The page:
Thomas H. Lee, the billionaire who pioneered the private-equity industry and leveraged buyouts through a firm that bore his name, has died of a self-inflicted gunshot wound at his Manhattan office on Thursday morning, police sources told the NY Post. He was 78.
Cops responded to a 911 call at 767 Fifth Avenue, where Thomas H. Lee Capital, LLC is located on the sixth floor, at around 11:10 a.m., the Post sources said adding that EMTs pronounced the 78-year-old businessman dead at the scene.
“The family is extremely saddened by Tom’s death. While the world knew him as one of the pioneers in the private equity business and a successful businessman, we knew him as a devoted husband, father, grandfather, sibling, friend and philanthropist who always put others’ needs before his own,” Lee spokesperson Michael Sitrick said in a statement. “Our hearts are broken. We ask that our privacy be respected and that we be allowed to grieve.”
The Office of the Chief Medical Examiner will determine the official cause of death.
A front desk worker at Lee’s office building was told there was an “emergency,” on the sixth floor, but was unaware of Lee’s death. “They don’t want anyone going to that space right now, not even the building staff,” the man said.
Lee ran Boston-based Thomas H. Lee Partners from 1974 until 2006, when the firm had $12 billion to invest after producing triple-digit returns on some of its deals. Lee quit and formed New York-based Lee Equity Partners, which created funds that focused on smaller deals for fast-growing companies.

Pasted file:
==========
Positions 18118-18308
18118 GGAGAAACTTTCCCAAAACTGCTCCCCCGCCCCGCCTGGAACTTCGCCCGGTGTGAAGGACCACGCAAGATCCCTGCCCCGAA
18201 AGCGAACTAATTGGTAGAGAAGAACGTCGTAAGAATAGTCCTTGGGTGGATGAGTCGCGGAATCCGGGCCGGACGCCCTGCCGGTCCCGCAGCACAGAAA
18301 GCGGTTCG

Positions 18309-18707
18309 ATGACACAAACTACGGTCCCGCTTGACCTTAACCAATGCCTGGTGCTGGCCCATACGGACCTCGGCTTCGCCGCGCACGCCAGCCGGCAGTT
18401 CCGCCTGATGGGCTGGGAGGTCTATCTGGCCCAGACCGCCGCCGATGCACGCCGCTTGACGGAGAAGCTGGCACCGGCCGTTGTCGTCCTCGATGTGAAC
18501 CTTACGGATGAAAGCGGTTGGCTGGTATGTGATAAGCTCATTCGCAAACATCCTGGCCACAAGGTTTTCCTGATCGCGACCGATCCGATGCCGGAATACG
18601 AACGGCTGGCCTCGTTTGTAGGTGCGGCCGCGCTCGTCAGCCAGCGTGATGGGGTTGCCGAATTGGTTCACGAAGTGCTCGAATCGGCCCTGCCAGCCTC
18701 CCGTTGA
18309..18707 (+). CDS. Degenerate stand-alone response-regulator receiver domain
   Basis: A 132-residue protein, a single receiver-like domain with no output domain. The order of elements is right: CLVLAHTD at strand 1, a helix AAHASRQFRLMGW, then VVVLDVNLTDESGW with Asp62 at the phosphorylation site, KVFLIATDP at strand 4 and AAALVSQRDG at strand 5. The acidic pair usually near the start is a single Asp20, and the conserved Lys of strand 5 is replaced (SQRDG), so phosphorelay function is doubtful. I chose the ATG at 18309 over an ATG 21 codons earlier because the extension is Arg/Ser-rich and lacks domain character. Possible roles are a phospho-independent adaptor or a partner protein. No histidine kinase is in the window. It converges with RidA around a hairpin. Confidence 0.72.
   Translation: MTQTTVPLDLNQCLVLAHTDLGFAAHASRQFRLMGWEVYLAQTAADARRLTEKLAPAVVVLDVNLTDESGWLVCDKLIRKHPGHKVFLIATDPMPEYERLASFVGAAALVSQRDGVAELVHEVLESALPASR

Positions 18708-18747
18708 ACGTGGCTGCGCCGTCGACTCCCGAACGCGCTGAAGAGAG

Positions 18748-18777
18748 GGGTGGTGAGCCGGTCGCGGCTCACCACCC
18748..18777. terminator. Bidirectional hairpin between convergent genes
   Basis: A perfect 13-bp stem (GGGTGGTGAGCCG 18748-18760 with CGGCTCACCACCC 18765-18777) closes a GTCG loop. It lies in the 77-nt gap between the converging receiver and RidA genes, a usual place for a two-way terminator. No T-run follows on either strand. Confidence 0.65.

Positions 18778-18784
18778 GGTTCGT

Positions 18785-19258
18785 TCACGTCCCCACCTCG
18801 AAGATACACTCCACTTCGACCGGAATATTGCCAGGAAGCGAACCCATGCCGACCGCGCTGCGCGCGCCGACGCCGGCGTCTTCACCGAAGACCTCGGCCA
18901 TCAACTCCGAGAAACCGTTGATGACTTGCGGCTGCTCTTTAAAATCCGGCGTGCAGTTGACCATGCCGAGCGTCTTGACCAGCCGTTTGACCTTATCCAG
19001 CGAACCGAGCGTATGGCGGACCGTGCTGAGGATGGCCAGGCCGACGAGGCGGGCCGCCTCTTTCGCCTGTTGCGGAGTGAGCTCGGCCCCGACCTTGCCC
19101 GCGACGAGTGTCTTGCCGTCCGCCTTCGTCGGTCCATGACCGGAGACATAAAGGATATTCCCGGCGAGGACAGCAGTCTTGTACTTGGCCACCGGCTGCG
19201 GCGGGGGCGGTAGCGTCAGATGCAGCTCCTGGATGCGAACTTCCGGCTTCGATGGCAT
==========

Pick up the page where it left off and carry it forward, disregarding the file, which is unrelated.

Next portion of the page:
Through both firms, Lee invested more than $15 billion in hundreds of transactions as of 2020. That included his best-known transaction, the 1992 purchase of Snapple Beverage Corp. After his firm bought Snapple for $135 million, investing only $28 million of its own money, Lee sold it to Quaker Oats Co. for $1.7 billion two years later after boosting revenue from $95 million a year to $750 million, Bloomberg reports.
His Snapple return on equity was 334% after his firm took out $927 million from the sale, according to a 1997 Forbes profile. With profits like that, by 2022, Lee was worth $2 billion, according to Forbes.
There were some notable mistakes along the way: besides a $500 million investment in 1999 in insurer Conseco which soured after the company sought bankruptcy protection three years later, Lee’s firm was also rattled by its $507 million investment in Refco, the futures and commodities brokerage firm. Refco filed for bankruptcy protection after it disclosed in 2005 that its chief executive had hidden $430 million in debt for years. In 1999, Lee led a deal for what would become Vertis Communications, the fifth largest North American printer. Vertis filed for bankruptcy in 2008.
Lee was often seen chewing a cigar around the office, and he sometimes drew comparisons to the fictional private-equity banker Thomas Crown portrayed in the 1999 movie “The Thomas Crown Affair,” Businessweek reported in 2005.
An avid art collector, Lee owned works by artists including Willem de Kooning and Jackson Pollock and was a trustee of Lincoln Center and the Museum of Modern Art, according to Forbes.
“I’ve been lucky to make some money. I’m more than happy to give some of it back,” Lee said in 1996 after donating $22 million to his alma mater Harvard University, one of the school’s largest gifts ever from a living alumnus.
Lee leaves behind his wife of 27 years, Ann Tennenbaum. He is survived by his children Jesse, Zach, Nathan, Robbie, and Rosalie, as well as two grandchildren.